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2015 Annual Science Report

NASA Goddard Space Flight Center Reporting  |  JAN 2015 – DEC 2015

NNX15AT33A Origin and Evolution of Organics and Water in Planetary Systems

Project Summary

Research by the Blake group (CalTech) supported by the NAI has centered on a joint laboratory and observational program, designed with the participation of Goddard node scientists, that aims to investigate the chemistry of water and simple organics in the protoplanetary disk analogs of the early solar nebula, in comets, and in the atmospheres of extrasolar planets. The laboratory work has involved the creation of novel high bandwidth instruments from the microwave to the THz regime that can probe both gaseous and condensed phase (liquid and solid) materials. Particular emphasis has been placed on the study of small chiral (that is, ‘handed’) organic species, with a view toward establishing whether the homochirality exhibited on the Earth is stochastically or deterministically derived. We combine the laboratory studies with astronomical observations at radio (VLA, GBT, ALMA), far-infrared (SOFIA, Herschel archival data), and infrared (Keck/VLT, Spitzer archival data) wavelengths. A recent highlight is the first detection of a chiral species toward the Galactic Center, as is described in this report

4 Institutions
3 Teams
0 Publications
1 Field Site
Field Sites

Project Progress

As part of the NASA GSFC NAI Node, Co-Investigator Blake is directing both lab and astronomical spectroscopy programs. Support within this cycle began on October 1, 2015. The goal of these observations is to determine whether modestly complex organics are detectable in the circumstellar accretion disks that encircle young stars and in the comae of comets. In particular, with NAI support we have used the high angular and spectral resolution data to study circumstellar disks, cometary comae, and extrasolar planetary atmospheres. For disks, we have begun to investigate whether the smoothly varying conditions in disks enable abundance profiles to be retrieved from even spatially and spectrally unresolved data (provided the lines span a significant range in excitation). We have termed this approach molecular mapping, and are presently focused on combining Keck near-infrared data with that from ALMA, three papers are presently under review or are in preparation. A focus over the coming year(s) with NAI node scientists will be preparations for JWST. The same high precision/high dynamic range routines needed to study disks and comets in the near- to mid-IR (and pioneered by the Goddard team) can also be used to explore the spectra of extrasolar planetary atmospheres, both in transiting and non-transiting systems. Our first work here was published in 2014, and we are presently analyzing another six targets.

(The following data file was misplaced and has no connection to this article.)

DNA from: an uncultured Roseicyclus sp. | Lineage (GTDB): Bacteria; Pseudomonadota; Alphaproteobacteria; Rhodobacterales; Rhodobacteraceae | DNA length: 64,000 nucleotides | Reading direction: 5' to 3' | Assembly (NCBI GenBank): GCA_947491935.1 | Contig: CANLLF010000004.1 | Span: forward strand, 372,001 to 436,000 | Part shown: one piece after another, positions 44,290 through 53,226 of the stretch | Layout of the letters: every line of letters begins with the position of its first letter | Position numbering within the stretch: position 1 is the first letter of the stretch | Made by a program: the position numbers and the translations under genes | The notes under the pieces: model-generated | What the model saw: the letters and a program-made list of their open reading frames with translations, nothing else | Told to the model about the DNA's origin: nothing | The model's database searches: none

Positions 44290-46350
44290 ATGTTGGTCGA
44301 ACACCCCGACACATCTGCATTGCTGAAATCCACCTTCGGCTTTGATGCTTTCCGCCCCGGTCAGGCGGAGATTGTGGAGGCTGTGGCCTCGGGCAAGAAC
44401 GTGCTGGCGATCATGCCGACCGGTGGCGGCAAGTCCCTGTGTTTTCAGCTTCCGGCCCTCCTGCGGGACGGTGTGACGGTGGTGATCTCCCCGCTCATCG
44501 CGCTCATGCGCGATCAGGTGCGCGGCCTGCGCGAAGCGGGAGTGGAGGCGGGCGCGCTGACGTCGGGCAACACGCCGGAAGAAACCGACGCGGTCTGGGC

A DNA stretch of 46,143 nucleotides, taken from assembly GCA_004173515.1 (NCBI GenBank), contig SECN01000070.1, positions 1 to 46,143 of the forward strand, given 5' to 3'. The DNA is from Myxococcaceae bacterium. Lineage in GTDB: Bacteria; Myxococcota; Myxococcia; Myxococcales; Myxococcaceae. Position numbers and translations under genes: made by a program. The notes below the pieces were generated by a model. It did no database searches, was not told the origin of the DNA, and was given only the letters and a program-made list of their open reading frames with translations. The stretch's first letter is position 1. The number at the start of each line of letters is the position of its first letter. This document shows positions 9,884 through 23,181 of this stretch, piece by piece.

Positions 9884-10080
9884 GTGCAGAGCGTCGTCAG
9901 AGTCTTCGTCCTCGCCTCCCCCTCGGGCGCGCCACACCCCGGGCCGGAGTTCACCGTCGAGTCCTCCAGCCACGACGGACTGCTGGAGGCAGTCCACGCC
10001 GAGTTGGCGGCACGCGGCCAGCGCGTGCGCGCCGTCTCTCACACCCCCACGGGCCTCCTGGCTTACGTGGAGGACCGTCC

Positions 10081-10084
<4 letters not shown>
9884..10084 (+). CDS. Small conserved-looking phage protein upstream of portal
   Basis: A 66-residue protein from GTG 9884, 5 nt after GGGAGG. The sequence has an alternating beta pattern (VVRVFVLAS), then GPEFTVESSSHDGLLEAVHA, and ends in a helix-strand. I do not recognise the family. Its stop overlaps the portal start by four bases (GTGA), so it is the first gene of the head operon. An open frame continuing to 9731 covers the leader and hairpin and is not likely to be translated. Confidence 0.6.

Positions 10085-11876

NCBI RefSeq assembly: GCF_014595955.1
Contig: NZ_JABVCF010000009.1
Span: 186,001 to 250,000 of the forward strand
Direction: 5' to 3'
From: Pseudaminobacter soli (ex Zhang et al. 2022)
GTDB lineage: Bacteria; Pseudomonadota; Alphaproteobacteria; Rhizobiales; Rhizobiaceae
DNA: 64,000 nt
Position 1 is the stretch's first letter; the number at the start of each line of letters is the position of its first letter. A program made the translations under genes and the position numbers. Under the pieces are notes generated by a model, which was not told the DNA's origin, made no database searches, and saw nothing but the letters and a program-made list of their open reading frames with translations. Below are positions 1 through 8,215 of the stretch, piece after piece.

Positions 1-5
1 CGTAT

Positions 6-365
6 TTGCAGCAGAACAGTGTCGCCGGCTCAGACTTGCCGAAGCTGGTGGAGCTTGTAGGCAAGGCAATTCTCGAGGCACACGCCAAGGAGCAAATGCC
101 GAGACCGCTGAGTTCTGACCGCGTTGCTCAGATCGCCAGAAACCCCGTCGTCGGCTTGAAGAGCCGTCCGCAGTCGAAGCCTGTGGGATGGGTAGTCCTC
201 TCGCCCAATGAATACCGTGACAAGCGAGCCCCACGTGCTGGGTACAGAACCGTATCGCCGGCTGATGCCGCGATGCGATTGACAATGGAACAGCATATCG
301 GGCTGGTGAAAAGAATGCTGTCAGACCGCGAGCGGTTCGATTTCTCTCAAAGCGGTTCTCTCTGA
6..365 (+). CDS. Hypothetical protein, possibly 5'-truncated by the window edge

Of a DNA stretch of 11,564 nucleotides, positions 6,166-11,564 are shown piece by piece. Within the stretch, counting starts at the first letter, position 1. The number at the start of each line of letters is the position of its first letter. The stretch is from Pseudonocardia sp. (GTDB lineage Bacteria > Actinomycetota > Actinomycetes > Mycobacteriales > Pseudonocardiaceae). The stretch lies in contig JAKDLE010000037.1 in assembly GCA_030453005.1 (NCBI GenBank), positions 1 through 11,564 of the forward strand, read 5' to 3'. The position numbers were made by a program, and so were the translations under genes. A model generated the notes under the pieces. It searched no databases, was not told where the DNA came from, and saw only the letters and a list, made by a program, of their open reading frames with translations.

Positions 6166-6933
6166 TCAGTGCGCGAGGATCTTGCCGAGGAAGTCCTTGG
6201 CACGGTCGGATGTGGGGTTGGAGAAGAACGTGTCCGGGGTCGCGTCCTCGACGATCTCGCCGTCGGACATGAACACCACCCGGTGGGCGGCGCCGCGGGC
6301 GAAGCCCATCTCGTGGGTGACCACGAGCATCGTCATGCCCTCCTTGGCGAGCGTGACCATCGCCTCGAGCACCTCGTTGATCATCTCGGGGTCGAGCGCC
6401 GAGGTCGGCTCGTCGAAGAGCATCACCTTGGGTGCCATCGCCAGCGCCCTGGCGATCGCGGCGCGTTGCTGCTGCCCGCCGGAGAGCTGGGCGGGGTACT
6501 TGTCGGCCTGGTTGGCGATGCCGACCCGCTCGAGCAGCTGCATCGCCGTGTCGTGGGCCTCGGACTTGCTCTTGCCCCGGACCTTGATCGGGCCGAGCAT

In the lab we are developing tools that can study organics both in the gas phase and in the solid state. For the latter we are developing novel TeraHertz-Time Domain Spectroscopy (THz-TDS) tools using coherent ultrashort pulses of light, and for the gas phase studies we are developing compact, efficient direct digital-synthesis-based Chirped Pulse-Fourier Transform Microwave (CP-FTMW) spectrometers that are orders of magnitude more compact than previous generations of such instruments – and that should be compatible with in situ planetary exploration applications. With our THz-TDS techniques we have focused our efforts on molecular ices important to comets and outer solar system bodies, such as water-alcohol and water-carbon dioxide mixtures that have formed the basis of recent submissions to Phys. Chem. Chem. Phys. With APRA support for the equipment, we are building a second generation THz-TDS cyrogenic system that will enable realistic mimics of interstellar and interplanetary ices to be studied for the first time.

For our gas phase studies, principle recent targets have been small- to moderate-sized species that have a chiral center. The first of these, propylene oxide (CH2CHOCH3, for a structure see Figure 1) has been detected toward the Galactic Center with deep observations using the GBT and Parkes telescopes. The lines are seen in absorption against the Sgr B2 radio continuum, as shown in Figure 2. This result is presently under review in Science. Because the Sgr B2 radio continuum is polarized, the possibility exists that microwave Circular Dichroism (CD) studies may be able to probe any enantiomeric excess that might exist for this species, and thus opens a new chapter in our observational search for our origins. Present work in the laboratory is therefore centered on a measurement of the microwave CD response for the transitions that have been detected, and on the acquisition and assignment of additional potential interstellar chiral species based on this epoxide structural motif.

Figure 1: The S- (left) and R- (right) forms of propylene oxide.
Figure 2: Observations of the 11,0 – 10,1 (Parkes), 21,1 – 20.2 (GBT), and 31,2 – 30,3 (GBT) transitions of propylene oxide absorption. The 64 km/s systematic velocity characteristic of Sgr B2(N) is indicated by a vertical red line. The 10,1 – 11,0 transition of propanal (CH3CH2CHO) is also seen in the Parkes data, measured here for the first time in the ISM.

    Geoffrey Blake Geoffrey Blake
    Project Investigator
    Brandon Carroll

    Ian Finneran

    Brett McGuire

    Objective 1.1
    Formation and evolution of habitable planets.

    Objective 1.2
    Indirect and direct astronomical observations of extrasolar habitable planets.

    Objective 3.1
    Sources of prebiotic materials and catalysts